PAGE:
Out of all religious celebrations, my least favorite is Easter. I’d rather not get into reasons why, though lacy short sleeved dresses on the coldest Sundays in Texas history have a minor role. (Seriously, the Texan weather gods must spend three quarters of the year siphoning away stray breezes to be released all together the moment flimsy Easter dresses emerge.) Our church here in Italy does not officially celebrate Easter, but nonetheless, I prefer to distance myself from institutions for the weekend. Campgrounds work nicely. Campgrounds in Sorrento work very nicely.
Our experience this year was different from last year’s in that we didn’t drive the entire coastline, stumble into any creepy processionals, or need the sunscreen, but the defining factor of our trip was still wonder. The wonder of waking up to Mount Vesuvius drifting above the bay on a floe of sky-blue mist… the wonder of the girls running themselves giddy beneath succulent orange trees… the wonder of following an unknown path down a cliff face to the water’s edge where cats napped on volcanic remnants and boulders presented themselves for the jumping… above all, the wonder of putting our busy life on hold while we shacked up with beauty for the weekend.
Thanks to a fitful forecast, we put our Capri plans on hold and had the kind of see-where-our-feet-take-us day we love so much. The first place our feet took us was… back inside the tent to play Curious George Uno, sneak a few chocolate eggs, and wait out a cloudburst. Admittedly, it wasn’t the worst way to spend Easter morning, but we were still glad to see the sky take its emotional issues elsewhere. After all, there were pigeons to chase! Merry-go-rounds to conquer! Strawberry gelato to dribble deliciously onto our mother’s jeans! We wound our way through the Sorrento shopping district scoping out lemons for Operation Limoncello 2010 and followed an inkling down the coast to pretend stray cats were panthers and ogle the waves, still turquoise beneath their cloud cover. Once little legs tired out, we drove down the block to Positano, so brim-full of color and bustle that we never had a chance to miss our derailed Capri trip.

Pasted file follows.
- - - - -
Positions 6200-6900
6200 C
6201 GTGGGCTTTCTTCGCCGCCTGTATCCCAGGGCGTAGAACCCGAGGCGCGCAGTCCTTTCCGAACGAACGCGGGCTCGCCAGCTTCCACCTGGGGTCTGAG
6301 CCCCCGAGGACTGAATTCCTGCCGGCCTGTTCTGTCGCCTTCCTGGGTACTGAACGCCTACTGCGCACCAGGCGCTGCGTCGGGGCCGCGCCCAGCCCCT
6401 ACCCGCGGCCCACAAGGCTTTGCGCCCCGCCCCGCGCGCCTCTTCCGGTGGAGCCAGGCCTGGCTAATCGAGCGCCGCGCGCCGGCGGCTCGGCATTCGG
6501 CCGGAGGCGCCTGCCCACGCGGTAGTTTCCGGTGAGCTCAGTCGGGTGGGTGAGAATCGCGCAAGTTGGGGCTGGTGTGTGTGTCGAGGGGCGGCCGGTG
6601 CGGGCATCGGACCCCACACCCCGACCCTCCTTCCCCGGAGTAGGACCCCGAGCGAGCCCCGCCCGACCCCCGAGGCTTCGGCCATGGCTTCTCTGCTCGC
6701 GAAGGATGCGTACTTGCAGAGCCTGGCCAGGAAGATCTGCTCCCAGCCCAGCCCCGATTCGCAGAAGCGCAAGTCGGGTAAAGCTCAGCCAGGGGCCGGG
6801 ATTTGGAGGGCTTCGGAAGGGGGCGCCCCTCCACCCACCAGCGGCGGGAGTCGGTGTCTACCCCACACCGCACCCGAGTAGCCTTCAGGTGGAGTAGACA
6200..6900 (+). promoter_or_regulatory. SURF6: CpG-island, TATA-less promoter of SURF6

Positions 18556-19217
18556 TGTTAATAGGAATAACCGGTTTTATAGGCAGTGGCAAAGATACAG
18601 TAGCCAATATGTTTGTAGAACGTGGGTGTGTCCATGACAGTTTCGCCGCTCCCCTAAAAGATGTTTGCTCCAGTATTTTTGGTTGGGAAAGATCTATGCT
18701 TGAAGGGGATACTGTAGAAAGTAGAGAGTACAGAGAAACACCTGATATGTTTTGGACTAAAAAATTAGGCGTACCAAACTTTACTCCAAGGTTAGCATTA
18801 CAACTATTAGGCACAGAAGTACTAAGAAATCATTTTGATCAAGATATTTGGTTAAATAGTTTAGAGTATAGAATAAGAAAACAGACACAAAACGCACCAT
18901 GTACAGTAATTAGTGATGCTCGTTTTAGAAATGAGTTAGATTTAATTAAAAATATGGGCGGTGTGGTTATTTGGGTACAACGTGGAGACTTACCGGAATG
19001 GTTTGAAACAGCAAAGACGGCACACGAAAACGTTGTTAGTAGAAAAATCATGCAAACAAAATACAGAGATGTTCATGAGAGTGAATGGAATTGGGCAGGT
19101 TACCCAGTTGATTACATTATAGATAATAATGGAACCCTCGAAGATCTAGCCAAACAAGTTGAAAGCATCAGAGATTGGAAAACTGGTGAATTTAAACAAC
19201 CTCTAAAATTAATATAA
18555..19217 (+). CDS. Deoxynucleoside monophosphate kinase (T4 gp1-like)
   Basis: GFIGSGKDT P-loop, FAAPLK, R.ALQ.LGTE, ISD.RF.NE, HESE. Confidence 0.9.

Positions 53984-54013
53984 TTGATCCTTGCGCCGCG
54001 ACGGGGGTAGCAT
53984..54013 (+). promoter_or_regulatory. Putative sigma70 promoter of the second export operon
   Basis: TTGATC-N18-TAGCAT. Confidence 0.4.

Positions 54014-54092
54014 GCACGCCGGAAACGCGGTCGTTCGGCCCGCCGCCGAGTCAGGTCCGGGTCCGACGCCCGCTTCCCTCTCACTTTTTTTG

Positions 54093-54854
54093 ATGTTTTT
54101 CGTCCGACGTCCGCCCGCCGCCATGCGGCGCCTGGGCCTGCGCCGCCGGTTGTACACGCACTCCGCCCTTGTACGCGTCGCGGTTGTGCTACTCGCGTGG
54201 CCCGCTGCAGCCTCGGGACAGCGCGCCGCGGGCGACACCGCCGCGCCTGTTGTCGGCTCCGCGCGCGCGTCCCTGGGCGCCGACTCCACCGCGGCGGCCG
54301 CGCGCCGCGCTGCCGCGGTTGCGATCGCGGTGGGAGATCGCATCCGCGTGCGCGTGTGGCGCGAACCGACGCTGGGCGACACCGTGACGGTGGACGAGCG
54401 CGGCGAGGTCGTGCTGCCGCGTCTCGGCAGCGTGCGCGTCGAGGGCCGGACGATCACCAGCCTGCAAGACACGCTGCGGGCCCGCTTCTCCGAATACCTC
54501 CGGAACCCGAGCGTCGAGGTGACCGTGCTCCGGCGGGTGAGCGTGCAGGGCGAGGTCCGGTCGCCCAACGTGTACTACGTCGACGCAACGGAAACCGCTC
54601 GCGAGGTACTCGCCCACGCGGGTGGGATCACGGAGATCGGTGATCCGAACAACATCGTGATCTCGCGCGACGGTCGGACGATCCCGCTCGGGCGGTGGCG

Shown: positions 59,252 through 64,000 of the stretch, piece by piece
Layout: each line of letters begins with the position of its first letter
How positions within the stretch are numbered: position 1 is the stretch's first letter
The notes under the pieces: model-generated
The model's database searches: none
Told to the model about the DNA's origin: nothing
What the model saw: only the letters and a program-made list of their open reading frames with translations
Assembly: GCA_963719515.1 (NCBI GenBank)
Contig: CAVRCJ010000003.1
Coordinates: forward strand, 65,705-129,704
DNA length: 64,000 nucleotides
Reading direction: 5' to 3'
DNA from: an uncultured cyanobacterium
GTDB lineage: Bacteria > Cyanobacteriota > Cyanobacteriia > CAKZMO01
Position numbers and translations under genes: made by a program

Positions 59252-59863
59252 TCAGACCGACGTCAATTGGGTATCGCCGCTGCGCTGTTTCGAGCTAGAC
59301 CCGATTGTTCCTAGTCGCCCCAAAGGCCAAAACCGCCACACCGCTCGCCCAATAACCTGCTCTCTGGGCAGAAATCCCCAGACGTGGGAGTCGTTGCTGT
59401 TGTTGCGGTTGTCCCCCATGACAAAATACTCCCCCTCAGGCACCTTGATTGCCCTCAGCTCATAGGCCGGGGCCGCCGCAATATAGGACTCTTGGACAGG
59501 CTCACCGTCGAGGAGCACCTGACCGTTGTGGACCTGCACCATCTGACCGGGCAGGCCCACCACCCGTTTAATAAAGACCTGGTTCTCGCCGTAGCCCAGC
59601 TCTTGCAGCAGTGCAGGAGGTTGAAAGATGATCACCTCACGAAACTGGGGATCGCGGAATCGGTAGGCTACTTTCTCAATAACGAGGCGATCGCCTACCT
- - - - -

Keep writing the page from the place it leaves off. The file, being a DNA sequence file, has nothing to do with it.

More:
The next day brought with it an impromptu detour to the excavation site of Pompeii. I’m glad I had the chance to be properly impressed by Herculaneum last year because Pompeii so thoroughly surpassed all previous experiences with ruins. I mean, there are ruins, and there are RUINS. Acres upon acres of stepping-stone streets, villas, tombs, bars, theaters, brothels, temples, shopping malls, gardens, and what my girls claimed as their own personal “beautiful castles.” It felt both heavy and oddly exhilarating to poke around a city where people lived 2,000 years ago. No denying that Vesuvius’s famous eruption was tragic, but getting to peek into an ancient culture without the distraction of progress felt like a gift—a head-warping, perspective-zapping, imagination-thrilling sort of gift to carry home on tired feet.
I know I’m not scoring points with the Spanish Inquisition here, but God is more real to me outdoors with the girls chasing butterflies or skipping over ancient crosswalks than in a meeting hall where we’re trying to make them behave like doorstops. Fresh air has a big impact on our spiritual lives, I think. Incidentally, the God we pitched our tent with—the one painting gold across the horizon and setting magpies in flight and coaxing wild poppies into the open—is the one that makes me feel religious celebrations have merit after all… though, if I’m going to be honest, I’d still take a camping trip on the Amalfi Coast, breathing in the fragrance of citrus trees and drinking up wonder, over lacy Easter dresses any day.